Not every family, or individual within a family, will need counselling however, an understanding of the major theoretical concepts of family will prove valuable in the counsellor's general understanding of the relationship of an individual within a family or families to concepts of bereavement. Family therapy has incorporated theory from various disciplines, including concepts from systems theories, structural approaches, symbolic interaction, and attachment theory and styles, and constructivism. All of these offer insights and tools for assessments and interventions, and can be adapted to counselling for those experiencing loss and grief.

Rule 3 Define the nature of your relationship with the person you want to help

1.What's your relationship to the person (parent, sibling, friend, teacher, significant other, spouse, employer) 5.How formal is your relationship (Are you an authority figure such as a parent, teacher, or employer who is more apt to be perceived as a superior than as an equal, or is the relationship equal in terms of power or status Are you peers in terms of age and life-stage ) Obviously, the nature of your relationship will influence how your efforts are received. If you're the parent of someone who is eating disordered, the ordinary stress, strain, and intensity of that parent-child relationship will color and magnify any reactions to your help. Even if you're 100 right, you might be met with more resistance and denial than a non-relative would. If your relationship with the person is more formal than personal, your efforts may be perceived as coercive or bullying. If you're confidantes, you risk jeopardizing the closeness of the relationship if the person isn't yet ready for...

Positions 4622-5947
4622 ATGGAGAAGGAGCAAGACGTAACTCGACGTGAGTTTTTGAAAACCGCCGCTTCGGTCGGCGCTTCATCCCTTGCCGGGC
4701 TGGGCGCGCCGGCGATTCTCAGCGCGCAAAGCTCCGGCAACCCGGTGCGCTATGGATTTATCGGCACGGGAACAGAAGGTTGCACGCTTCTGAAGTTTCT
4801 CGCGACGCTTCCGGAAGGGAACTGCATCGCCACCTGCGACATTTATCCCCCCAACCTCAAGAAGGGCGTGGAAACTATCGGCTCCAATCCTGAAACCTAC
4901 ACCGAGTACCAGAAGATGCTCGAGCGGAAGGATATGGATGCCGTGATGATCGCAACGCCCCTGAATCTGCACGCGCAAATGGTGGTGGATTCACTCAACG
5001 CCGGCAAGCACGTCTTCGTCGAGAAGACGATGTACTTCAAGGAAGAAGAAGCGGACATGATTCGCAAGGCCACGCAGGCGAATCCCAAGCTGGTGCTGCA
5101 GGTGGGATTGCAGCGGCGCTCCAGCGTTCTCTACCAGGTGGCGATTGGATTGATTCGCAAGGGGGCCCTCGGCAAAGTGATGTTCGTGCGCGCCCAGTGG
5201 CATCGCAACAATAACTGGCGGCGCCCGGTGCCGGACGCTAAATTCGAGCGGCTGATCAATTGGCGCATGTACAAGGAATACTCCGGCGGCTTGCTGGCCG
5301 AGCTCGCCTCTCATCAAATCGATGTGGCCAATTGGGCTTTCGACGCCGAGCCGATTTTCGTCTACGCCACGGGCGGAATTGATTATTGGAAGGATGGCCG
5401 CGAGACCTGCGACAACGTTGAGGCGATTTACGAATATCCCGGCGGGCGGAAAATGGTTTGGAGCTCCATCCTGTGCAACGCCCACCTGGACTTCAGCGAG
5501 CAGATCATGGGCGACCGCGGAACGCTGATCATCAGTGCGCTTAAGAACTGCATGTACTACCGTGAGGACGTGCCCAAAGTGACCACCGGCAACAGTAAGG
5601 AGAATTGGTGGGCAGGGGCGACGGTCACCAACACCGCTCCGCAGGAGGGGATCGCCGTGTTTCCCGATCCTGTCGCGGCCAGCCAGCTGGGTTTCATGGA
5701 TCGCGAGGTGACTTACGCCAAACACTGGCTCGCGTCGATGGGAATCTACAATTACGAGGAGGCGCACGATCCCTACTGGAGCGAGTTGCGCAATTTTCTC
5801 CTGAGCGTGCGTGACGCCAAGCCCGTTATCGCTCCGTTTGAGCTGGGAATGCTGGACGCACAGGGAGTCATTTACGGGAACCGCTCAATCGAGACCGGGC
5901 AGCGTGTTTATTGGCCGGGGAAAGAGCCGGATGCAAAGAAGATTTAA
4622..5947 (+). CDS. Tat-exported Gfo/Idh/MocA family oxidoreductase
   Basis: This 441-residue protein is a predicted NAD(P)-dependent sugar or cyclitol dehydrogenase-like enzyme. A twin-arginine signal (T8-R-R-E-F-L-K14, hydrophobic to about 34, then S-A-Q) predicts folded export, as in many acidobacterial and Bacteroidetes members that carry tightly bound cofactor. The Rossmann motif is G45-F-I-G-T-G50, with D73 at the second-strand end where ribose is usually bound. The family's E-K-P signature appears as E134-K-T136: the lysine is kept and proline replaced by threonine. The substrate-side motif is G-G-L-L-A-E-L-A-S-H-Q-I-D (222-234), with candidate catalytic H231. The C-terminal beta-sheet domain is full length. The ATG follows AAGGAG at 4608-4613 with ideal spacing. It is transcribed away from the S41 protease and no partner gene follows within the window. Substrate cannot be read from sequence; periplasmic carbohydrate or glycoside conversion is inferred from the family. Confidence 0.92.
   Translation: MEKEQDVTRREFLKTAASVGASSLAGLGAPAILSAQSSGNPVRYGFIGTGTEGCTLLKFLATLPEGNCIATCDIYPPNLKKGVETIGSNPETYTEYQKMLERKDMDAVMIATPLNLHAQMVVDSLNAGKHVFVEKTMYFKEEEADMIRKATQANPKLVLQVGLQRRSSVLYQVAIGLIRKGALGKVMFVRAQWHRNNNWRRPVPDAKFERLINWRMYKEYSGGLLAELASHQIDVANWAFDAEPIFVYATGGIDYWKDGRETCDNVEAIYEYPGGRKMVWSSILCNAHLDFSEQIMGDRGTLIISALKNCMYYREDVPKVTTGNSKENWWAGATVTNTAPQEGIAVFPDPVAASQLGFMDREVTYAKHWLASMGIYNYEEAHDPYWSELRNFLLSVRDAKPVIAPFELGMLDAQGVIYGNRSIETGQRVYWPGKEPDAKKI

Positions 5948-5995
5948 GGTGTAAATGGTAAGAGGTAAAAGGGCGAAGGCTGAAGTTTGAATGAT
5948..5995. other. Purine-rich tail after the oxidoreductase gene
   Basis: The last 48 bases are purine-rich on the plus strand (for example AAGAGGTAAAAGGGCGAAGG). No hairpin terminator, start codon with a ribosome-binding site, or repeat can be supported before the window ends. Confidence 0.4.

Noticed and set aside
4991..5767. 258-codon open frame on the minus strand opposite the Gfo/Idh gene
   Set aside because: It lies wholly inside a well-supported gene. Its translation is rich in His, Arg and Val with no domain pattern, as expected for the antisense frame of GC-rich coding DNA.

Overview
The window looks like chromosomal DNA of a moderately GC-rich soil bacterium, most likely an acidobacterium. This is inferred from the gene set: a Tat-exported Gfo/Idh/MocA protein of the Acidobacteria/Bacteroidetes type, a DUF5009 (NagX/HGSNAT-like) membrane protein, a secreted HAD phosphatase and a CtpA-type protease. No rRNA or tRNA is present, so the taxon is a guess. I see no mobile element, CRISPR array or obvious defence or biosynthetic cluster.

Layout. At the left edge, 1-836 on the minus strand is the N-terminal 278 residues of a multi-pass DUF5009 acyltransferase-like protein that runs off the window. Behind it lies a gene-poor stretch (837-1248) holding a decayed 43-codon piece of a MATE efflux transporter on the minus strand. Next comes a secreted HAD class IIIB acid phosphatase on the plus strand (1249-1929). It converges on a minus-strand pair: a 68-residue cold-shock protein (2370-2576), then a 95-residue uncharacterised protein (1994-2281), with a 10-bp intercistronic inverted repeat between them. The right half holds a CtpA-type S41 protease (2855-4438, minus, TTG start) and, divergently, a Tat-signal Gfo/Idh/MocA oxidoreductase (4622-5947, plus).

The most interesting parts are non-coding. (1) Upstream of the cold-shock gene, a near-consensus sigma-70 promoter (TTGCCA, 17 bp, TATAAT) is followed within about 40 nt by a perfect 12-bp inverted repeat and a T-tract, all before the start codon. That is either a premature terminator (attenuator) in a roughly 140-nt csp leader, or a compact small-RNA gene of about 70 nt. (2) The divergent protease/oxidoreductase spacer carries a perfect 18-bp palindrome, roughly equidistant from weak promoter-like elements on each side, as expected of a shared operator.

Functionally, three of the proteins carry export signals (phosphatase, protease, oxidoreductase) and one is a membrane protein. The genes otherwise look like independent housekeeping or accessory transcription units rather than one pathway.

Family Therapy Theory and Practice

The theory and practice of family therapy has been built on the foundation of the fields of psychology and psychiatry. For this reason, in this section you will find some of the same thinkers and researchers who were pioneers in these fields. Family therapy evolved from marital couple therapy and from attempts to create more supportive family structures for mentally ill patients. Along the way, it integrated the therapeutic concepts and tools of other forms of individual and group psychotherapy. It also created some of its own, custom-made for families. The theories and practices of family therapy tend to focus on three areas Past family patterns The family therapist primarily examines individual behavior in the context of past family patterns, which may be based on conscious or unconscious motives. This category encompasses psycho-dynamic theory and its off-shoots. Theorists include Nathan Ackerman, Murray Bowen, Ivan Boszormenyi-Nagy, and Ross Speck.